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Stalker filter: I have a reasonable expectation of safey at work, right?
January 5, 2014 3:52 PM   Subscribe

I have a reasonable expectation of safety at work, right?

Last week a man I do not know drove 120 miles to leave me a note in my mailbox. The note asked me to help him get his friend out of prison, since I had been one of the ones responsible for putting him there (true) and contained many odd and bizarre references to the world ending in 2016 and him (letter writer) helping him get his friend ready for Jesus.

(Note: His friend is not going anywhere.)

In the letter also offered me money to help him "since it's obvious you're not doing well financially."

Although I know intellectually that a street address is easy to find, it still creeped me out.

I contacted the YWCA and filed a police report and went immediately to the courthouse to fill out a protective order (I now know all about the difference between restraining and protective orders), which the judge took seriously by signing the very next day. (But I am told it has to be processed here, then processed in that county, then delivered, and so on, so a few days for that.) We also contacted the county attorney.

I've been fine staying with friends and such, but I have to go back to work tomorrow and I suppose it's just as easy to find where someone works as their home. Do I just go get the first open appointment with HR? What on earth do I say?

Stalker is not accurate, of course, it is a shortcut. So many events are painful to discuss.

I've been reading and re-reading The Gift Of Fear, and don't feel I have enough information to know anything.

throwaway mail: notthatflashback (at) gmail
posted by anonymous to Law & Government (9 answers total) 1 user marked this as a favorite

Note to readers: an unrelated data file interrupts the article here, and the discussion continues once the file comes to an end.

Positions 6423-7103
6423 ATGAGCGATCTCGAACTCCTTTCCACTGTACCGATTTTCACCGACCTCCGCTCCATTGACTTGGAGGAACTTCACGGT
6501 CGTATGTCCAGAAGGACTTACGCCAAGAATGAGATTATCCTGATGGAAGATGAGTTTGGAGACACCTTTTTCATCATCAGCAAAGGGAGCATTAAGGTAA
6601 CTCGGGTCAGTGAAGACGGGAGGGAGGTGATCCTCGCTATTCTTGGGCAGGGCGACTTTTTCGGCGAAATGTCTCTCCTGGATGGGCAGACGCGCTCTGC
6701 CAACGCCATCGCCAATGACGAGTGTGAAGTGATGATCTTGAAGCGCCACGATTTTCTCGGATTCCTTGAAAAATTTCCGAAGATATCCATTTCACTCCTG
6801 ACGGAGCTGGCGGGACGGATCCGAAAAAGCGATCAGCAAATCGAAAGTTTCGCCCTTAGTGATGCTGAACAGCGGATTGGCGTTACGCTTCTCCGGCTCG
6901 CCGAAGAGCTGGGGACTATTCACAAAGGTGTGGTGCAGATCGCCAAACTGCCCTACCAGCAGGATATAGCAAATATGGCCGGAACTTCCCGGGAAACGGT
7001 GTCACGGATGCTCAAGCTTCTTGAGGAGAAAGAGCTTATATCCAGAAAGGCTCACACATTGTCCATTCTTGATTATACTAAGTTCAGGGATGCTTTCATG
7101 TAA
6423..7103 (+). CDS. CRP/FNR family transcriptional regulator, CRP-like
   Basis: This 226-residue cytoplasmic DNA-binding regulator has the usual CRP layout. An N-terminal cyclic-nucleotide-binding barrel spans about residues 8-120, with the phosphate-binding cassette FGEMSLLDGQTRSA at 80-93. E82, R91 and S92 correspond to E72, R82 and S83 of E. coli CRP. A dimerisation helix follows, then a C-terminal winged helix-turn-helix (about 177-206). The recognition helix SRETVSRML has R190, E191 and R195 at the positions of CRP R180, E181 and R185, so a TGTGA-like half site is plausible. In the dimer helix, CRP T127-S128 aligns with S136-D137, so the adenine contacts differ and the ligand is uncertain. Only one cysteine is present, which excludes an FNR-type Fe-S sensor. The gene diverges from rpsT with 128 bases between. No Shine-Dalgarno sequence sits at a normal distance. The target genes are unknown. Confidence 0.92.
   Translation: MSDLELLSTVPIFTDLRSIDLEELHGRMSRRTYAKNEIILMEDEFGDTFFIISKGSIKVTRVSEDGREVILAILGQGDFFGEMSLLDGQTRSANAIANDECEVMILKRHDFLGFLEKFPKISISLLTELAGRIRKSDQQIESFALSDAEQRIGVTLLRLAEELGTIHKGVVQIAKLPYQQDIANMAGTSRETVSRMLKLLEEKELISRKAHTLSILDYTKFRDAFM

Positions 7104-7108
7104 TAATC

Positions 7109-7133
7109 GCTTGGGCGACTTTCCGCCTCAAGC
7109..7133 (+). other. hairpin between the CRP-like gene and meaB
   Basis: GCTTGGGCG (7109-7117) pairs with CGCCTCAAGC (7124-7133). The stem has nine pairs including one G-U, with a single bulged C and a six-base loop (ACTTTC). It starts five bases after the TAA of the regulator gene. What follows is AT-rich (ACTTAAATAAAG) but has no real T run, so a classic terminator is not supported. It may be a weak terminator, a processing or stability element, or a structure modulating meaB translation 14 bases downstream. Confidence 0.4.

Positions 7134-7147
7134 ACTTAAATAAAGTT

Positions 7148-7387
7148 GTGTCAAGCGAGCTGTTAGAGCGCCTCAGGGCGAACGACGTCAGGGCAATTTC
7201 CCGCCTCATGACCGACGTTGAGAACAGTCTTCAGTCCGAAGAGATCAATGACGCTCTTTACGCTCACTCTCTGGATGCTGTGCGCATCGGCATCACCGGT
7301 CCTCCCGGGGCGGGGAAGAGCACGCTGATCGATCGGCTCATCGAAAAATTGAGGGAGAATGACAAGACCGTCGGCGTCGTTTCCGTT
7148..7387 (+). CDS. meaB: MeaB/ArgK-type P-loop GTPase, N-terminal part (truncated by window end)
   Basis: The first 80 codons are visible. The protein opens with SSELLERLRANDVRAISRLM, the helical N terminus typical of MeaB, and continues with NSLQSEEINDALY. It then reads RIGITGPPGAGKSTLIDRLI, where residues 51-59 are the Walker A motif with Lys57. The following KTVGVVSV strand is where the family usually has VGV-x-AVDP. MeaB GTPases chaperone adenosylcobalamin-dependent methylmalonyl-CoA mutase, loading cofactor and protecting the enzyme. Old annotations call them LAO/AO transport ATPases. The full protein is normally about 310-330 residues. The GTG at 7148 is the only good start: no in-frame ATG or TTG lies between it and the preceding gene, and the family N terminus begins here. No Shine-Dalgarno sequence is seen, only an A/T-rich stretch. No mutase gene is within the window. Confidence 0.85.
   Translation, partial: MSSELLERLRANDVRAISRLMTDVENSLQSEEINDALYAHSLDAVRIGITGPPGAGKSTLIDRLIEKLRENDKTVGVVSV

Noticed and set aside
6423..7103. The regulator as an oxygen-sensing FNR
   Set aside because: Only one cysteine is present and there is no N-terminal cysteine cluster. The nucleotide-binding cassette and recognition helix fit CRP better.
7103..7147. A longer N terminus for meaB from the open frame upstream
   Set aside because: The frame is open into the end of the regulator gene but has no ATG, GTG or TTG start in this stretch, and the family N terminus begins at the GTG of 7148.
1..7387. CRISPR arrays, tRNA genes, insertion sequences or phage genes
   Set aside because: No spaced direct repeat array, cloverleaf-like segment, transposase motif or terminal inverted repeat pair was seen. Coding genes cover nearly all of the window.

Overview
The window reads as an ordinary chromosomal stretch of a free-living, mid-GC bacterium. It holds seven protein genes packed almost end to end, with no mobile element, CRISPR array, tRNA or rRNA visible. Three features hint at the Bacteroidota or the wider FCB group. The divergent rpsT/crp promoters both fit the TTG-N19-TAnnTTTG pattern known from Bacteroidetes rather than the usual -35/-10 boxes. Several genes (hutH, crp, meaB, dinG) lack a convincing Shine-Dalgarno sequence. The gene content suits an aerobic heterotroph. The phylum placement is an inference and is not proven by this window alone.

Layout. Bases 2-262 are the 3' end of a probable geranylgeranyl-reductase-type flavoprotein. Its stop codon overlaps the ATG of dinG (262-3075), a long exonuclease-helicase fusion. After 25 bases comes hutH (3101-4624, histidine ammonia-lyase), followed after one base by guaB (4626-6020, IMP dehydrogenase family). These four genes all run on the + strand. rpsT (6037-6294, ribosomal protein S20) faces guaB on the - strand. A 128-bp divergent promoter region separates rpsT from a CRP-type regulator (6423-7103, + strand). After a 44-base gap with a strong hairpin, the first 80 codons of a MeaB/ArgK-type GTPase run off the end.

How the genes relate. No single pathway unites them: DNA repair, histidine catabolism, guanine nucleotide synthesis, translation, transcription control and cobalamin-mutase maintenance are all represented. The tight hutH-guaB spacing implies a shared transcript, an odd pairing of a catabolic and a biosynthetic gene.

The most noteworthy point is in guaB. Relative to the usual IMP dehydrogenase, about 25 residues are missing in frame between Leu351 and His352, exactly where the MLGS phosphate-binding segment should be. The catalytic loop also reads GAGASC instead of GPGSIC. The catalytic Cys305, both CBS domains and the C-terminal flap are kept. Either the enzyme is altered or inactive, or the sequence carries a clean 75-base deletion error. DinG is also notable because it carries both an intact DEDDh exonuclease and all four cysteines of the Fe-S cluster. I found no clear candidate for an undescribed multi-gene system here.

I'd bring a copy of the protective order and tell HR as soon as you can when you go in. You don't have to disclose anything else to them. They should notify building security.
posted by Ms Vegetable at 3:59 PM on January 5 [6 favorites]


Yes, go to HR. This is a security issue for you and your co-workers.
While your boss doesn't need to know the details, security and HR can help with reminding all workers to ask for credentials and to announce visitors to you.
posted by calgirl at 4:01 PM on January 5 [12 favorites]


If you live in a state where it's possible, you should seriously consider buying a gun and getting a "concealed carry" license for it.

It's better to have it and not need it than to need it and not have it.
posted by Chocolate Pickle at 5:04 PM on January 5 [1 favorite]


If you get a gun, take a class before you begin routinely carrying it.

Meanwhile, definitely get some pepper spray.
posted by Jacqueline at 5:12 PM on January 5 [2 favorites]


Yes, go to HR. They don't need to know any details of your past: the judge's order will be enough. They may not know what to do, but you can tell them what you'd like. Ask them to post a picture or description of the guy if you have it, at security or the reception desk, and to tell him, if he shows up, that you are not available. (There's more on how to handle this kind of thing in Gift of Fear, which you've got.) HR should be able to provide someone to walk you to your transportation when you leave at night as well, if that would make you feel safer.
posted by Susan PG at 5:39 PM on January 5 [2 favorites]


Some of the answers assume that you work for a large organization. Many employers do not have "building security." But the recommendations re HR are pretty accurate.
posted by yclipse at 5:55 PM on January 5


You should not have to make an appointment. Just call someone there and explain the situation. In large organizations you may be asked to fill out a security report, if that is the case, then do so.
posted by calwatch at 8:56 PM on January 5


From an anonymous Mefite:
Nthing go to HR. Also contact somebody in the Risk Management and/or Environment, Health, and Safety departments, if your employer has such — depending on how their areas of responsibility are laid out, one or both of those groups may have processes in place to address such things.

I work in risk management and we have explicit procedures in place to deal with threats to employees, depending on how such threats arise. If one of our fellow employees contacted us to say they'd had an experience like yours, we would absolutely meet with them to learn more about it and discuss what precautions they could take and we could put into place to help them be safer.
posted by LobsterMitten at 7:24 PM on January 7


Regarding pepper spray, in a lot of states you have to have exactly the same "concealed carry" license for it as you would for a gun. You need to check up on your local laws.
posted by Chocolate Pickle at 6:07 PM on January 8


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